Your point is well-taken in terms of how male leadership is seen as the standard, when you write that “a vote for men is depicted as a politically neutral act” when of course it is not. Still, I can’t imagine that you’d vote for, say, a right-wing, evangelical black woman who is anti-abortion over a progressive white man whose worldview aligns much more closely with yours. I think you acknowledge this fact when you say “That doesn’t mean any woman will do…” In other words, I think you’ll agree that ultimately, policy is still the most important factor when choosing leaders.
I’ll leave you with an excerpt from my essay Taking Feminism Further that sums up my frustration with mainstream, pop-culture feminism:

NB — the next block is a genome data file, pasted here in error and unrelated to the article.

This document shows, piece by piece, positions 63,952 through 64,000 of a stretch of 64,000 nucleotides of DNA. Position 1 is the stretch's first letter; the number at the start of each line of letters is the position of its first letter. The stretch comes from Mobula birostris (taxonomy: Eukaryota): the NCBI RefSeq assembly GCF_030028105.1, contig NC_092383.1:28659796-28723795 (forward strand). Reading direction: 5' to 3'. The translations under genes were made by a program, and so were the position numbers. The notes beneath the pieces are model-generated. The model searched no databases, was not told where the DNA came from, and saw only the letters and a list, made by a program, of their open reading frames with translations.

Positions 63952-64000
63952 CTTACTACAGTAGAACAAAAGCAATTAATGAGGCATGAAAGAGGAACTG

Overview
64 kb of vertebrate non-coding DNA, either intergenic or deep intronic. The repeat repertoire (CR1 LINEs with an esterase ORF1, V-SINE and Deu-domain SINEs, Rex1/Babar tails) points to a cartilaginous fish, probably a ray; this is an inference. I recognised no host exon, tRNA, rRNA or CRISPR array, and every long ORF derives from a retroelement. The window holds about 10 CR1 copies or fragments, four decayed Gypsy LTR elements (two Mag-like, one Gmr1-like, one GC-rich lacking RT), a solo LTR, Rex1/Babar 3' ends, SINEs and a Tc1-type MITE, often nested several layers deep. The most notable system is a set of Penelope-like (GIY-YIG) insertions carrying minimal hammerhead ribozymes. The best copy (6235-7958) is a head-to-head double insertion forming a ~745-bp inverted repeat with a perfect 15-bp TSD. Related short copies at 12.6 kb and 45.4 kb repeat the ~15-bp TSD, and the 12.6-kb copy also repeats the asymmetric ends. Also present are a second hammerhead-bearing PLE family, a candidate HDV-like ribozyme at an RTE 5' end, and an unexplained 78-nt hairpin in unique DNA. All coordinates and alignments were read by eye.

Feminism is not simply about getting more women into positions of power; that should be seen as a milestone of broader social progress, rather than an end in itself. In fact, even though the abuses we abhor and the privileges we resent form the impetus that drives the movement, feminism ultimately shouldn’t be viewed as a power struggle at all. It is about reflecting on the origins of our personal emotions and motivations, and showing compassion for one another. It’s about embracing our humanity.
One note on this: You say you’re tired of “pointing out the policy impact when women actually do hold a critical mass of elected office.” I recognize that there’s truth in this, and that 1) broader social progress and 2) more women in power are mutually reinforcing. But I worry nonetheless that feminism risks alienating men — who are crucial to its success, in my view — by focusing too heavily on #2 instead of #1.
Thanks for your writing, I look forward to engaging again.